“The Bank of England said it will buy long-dated British government bonds to “whatever scale is necessary” in order to restore orderly market conditions.”
Central banks are keenly aware that one of the systemic risks that can occur due to rising interest rates is, at some point, a potential disorderly capital market flight to safety.
While only one central bank has acted to intervene today, it sends a powerful message that the greatest issue hanging over capital markets during an economic recession, a systemic lack of liquidity, will be addressed using mechanisms that have historically prevented/mitigated market routs.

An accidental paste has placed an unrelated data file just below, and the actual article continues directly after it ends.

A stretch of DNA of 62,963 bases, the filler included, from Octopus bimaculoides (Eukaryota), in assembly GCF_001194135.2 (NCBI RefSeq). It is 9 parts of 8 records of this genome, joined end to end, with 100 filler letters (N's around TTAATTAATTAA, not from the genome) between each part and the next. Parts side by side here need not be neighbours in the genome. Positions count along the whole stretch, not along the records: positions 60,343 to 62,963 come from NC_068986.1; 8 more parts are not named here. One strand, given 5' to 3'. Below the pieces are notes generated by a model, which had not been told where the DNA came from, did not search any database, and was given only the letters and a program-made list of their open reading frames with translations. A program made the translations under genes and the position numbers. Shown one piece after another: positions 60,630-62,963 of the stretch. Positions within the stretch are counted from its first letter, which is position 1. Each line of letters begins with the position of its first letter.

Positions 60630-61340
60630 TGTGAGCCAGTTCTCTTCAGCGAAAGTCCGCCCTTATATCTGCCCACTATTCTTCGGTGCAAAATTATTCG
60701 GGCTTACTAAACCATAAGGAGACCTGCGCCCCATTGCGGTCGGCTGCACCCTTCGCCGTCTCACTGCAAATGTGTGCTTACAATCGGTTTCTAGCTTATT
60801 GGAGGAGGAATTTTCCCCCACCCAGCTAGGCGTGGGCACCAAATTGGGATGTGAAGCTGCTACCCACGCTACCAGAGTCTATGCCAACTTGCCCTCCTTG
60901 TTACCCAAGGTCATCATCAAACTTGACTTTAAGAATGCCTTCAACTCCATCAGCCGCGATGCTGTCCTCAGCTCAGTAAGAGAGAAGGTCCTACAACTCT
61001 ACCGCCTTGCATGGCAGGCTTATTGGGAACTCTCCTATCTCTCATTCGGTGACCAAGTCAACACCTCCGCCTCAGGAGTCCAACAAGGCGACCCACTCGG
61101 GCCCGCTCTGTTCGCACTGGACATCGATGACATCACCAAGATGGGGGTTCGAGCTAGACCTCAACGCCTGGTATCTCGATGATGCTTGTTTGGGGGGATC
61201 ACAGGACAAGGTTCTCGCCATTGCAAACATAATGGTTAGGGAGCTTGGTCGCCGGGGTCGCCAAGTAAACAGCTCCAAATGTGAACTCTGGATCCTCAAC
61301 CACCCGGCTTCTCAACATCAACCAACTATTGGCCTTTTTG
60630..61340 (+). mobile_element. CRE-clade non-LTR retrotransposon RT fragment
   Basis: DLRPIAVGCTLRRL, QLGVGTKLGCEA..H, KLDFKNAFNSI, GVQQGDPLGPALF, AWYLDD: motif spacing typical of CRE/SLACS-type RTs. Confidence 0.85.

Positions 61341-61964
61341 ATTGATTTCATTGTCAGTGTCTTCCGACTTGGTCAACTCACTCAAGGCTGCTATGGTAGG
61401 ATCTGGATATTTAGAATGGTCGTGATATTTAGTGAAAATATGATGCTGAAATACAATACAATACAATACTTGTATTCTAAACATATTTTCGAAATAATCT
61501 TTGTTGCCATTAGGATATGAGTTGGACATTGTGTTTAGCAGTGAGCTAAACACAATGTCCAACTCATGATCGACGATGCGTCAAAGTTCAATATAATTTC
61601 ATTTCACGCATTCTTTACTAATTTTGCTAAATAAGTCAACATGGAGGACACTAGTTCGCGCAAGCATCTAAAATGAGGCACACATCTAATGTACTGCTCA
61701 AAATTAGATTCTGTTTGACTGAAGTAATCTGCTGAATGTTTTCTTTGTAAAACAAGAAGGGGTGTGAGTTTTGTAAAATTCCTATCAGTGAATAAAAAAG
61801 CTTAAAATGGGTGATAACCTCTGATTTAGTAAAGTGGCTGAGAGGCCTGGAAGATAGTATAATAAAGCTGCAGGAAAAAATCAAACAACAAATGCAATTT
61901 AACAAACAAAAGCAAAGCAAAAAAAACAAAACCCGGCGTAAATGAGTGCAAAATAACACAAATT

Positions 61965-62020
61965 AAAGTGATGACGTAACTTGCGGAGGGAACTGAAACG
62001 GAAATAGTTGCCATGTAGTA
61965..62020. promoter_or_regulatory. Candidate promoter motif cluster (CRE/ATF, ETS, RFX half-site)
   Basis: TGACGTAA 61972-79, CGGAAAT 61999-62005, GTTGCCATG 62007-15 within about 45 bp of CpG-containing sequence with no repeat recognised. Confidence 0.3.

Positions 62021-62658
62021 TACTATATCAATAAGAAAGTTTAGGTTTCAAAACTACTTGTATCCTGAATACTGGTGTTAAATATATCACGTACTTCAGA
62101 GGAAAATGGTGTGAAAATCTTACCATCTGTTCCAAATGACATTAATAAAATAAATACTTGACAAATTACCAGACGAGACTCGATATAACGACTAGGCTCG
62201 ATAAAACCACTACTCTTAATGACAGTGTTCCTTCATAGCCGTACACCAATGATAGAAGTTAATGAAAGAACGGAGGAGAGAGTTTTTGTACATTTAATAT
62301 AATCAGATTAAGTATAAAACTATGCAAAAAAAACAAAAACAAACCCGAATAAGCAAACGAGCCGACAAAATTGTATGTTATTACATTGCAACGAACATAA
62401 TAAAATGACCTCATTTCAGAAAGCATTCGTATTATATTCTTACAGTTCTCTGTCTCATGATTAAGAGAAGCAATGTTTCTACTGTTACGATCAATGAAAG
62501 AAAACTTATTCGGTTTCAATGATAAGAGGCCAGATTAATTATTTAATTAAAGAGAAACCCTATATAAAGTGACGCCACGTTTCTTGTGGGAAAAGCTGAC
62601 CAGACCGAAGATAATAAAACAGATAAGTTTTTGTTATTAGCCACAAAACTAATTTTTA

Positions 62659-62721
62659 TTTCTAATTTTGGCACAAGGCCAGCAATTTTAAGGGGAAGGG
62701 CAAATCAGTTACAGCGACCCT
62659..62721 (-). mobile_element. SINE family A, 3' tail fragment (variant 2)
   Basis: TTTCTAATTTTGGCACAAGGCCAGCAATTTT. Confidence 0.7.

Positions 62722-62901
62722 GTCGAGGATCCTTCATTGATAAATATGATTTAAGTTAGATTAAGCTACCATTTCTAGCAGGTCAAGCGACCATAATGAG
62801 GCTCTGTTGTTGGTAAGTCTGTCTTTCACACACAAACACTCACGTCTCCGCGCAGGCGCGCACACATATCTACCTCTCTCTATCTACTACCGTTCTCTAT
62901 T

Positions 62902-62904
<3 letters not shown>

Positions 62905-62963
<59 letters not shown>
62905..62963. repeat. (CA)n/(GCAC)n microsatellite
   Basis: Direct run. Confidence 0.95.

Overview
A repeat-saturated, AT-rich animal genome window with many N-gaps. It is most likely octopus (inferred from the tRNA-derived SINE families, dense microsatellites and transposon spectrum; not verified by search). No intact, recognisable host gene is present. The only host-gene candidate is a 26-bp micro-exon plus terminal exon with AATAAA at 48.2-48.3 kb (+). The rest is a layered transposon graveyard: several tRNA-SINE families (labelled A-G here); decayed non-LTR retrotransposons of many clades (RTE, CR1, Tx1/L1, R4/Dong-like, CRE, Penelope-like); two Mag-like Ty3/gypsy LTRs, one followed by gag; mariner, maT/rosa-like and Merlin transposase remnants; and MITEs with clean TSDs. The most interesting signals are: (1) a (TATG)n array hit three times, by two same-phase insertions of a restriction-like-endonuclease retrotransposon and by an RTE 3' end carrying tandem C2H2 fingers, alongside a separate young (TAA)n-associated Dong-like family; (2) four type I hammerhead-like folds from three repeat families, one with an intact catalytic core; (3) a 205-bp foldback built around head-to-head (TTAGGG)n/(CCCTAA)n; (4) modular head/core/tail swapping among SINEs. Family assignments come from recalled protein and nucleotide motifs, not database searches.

Long dated bond purchases will not spell an end a recessionary economy but will serve to mitigate a “piling on” from market actors seeking to unduly profit from a reduction in money supply by betting against the economy and trying to exacerbate recessions. This indirectly provides assurance to corporations that their various capital plans may continue largely as before, with the proviso that the carry cost of funds remains higher.
If systemic risk may be minimized, the dreaded “black swan” events prevented, then recessionary impacts may be appropriately modeled within the proper context.
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